“You see those peacock doors?” my friend asked as we drove along a major road in our new neighborhood. “That’s where The Sheikh lives. He is super rich from all the people that come to him for – what do you call it in English? You know, when someone uses paper and verses from the Qur’an to curse someone’s enemies?”
“You mean spells?”
“Yes! Spells. He charges $35 for a basic spell – and dozens of people come to him every day. So many women come to curse families that they are fighting with. And he’s been doing it for decades.”
“Is that legal? Does the whole city know about him?” I asked.
“Ha! Yes, the government won’t stop it. And he’s super famous. Everyone knows what he does.”
“So do people come to him for blessing spells as well? Like if they want their child to recover from an illness?”
“Oh yes, that too. Spells for cursing and for blessing. And $35 is only for the most basic ones. He charges a lot more for the bigger jobs.”
“It’s just like Melanesia,” I said, shaking my head. “Every village had a man called a sangumaman, and he was basically the village witch doctor, cursing and blessing (for the right price), helping people try to manipulate the spirits.”
We drove along and passed a shiny new shopping mall, a place seemingly proclaiming the triumph of globalized commercialism over the superstitions of the past. It felt a world away from the strange peacock doors we had passed just a few minutes beforehand. I remembered again the subtle trap of believing that modernization in terms of businesses and other external infrastructure was actually changing the inner worldview of the culture. It isn’t – or at least it isn’t any time soon. What do they do when their child is deathly sick? That was always an important test in Melanesia for locals and professing believers. I didn’t expect it to have such a direct parallel here in Central Asia. Apparently folk Islam is still alive and well and running a profit right under our noses.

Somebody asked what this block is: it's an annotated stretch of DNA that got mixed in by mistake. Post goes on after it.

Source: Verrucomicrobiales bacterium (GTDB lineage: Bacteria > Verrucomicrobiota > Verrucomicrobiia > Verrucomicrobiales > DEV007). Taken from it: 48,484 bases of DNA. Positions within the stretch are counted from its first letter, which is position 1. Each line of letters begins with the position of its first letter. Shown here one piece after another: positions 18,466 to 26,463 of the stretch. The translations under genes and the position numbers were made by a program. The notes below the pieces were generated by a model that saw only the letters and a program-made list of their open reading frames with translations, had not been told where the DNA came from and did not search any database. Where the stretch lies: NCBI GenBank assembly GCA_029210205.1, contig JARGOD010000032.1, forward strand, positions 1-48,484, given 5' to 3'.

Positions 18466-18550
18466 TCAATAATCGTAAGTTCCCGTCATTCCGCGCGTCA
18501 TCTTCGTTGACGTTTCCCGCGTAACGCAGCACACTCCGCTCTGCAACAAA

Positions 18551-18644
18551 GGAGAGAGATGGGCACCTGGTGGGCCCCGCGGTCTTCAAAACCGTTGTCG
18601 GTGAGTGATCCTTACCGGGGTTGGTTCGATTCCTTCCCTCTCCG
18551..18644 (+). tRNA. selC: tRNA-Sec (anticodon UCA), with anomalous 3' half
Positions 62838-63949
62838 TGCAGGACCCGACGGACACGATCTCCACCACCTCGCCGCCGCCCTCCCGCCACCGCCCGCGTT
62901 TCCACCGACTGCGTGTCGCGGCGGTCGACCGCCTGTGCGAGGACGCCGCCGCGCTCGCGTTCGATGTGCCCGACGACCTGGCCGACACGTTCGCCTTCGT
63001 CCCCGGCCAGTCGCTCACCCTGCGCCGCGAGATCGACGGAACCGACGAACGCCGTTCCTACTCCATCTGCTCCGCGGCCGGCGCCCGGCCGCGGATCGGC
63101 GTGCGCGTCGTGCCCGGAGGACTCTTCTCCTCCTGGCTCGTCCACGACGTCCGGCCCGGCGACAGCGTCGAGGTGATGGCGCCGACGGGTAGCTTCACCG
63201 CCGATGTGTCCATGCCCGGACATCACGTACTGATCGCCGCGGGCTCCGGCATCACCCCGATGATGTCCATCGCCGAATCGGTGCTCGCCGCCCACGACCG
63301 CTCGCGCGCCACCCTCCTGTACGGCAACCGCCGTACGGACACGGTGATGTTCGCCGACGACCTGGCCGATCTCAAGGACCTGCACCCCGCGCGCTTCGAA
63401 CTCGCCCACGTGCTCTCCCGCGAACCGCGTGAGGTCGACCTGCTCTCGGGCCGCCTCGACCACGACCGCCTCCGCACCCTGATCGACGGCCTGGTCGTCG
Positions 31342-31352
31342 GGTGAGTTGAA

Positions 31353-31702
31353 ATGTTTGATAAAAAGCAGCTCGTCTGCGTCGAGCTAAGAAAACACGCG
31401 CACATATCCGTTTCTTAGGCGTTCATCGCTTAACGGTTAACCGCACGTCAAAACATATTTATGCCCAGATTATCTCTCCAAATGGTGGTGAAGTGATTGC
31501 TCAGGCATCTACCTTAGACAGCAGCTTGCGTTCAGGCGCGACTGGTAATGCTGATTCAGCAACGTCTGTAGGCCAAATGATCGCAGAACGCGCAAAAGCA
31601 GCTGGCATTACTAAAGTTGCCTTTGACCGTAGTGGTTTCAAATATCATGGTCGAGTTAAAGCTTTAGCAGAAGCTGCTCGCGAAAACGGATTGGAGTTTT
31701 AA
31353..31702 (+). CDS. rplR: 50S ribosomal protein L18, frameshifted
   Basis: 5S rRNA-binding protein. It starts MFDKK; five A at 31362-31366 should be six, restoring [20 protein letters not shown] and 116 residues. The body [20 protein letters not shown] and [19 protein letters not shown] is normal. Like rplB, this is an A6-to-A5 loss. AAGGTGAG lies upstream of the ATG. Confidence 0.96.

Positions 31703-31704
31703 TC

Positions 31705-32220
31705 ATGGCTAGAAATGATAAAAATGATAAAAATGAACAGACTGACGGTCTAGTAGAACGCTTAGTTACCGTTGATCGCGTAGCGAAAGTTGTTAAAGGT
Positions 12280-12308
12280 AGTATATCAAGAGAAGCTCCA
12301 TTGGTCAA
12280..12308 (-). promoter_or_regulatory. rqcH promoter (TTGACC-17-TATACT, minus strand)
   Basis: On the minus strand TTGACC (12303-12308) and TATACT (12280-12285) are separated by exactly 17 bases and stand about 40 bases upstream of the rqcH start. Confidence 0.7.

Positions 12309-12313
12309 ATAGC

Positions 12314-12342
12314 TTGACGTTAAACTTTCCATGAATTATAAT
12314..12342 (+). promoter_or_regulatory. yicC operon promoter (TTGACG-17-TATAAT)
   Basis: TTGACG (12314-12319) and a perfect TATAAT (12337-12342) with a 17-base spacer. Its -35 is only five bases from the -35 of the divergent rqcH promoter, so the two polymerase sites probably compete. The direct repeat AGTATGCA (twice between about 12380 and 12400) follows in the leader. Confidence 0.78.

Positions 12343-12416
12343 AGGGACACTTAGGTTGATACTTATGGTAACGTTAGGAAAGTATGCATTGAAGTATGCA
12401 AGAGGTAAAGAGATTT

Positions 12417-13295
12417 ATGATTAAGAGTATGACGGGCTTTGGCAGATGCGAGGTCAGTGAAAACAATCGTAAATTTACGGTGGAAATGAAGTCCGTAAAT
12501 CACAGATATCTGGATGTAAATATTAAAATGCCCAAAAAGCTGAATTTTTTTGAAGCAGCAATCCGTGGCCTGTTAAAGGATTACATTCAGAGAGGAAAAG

“You know,” I said to my friend, “someday one of us believers might need to challenge The Sheikh, and tell him that his most powerful spells can’t affect a faithful believer who’s got the Holy Spirit living inside of them. Now that would be an interesting contest. And when his curse failed, then I bet the whole city would know about it.”
“I’m down bro, when do we do it? He has destroyed so many families. Let’s take him down!”
I smiled at my friend’s enthusiasm. That day could very well come. But we certainly won’t go searching out that kind of confrontation. If the Lord clearly asked us to confront him, we would. I’ve read enough missionary biographies to know that the witch doctor has real power – but that he doesn’t stand a chance against the Holy Spirit. And though we are planning for a subtler route for gospel impact, sometimes that kind of direct confrontation is exactly what is needed for breakthrough.
I am reminded one of the main points of Sinclair Ferguson’s book, The Holy Spirit. That point is simply that over and over again when the Holy Spirit appears in the Old Testament, it it for this purpose: to go to war. Sooner or later, He will come for The Sheikh. And on that day all The Sheikh’s little spells will fail him.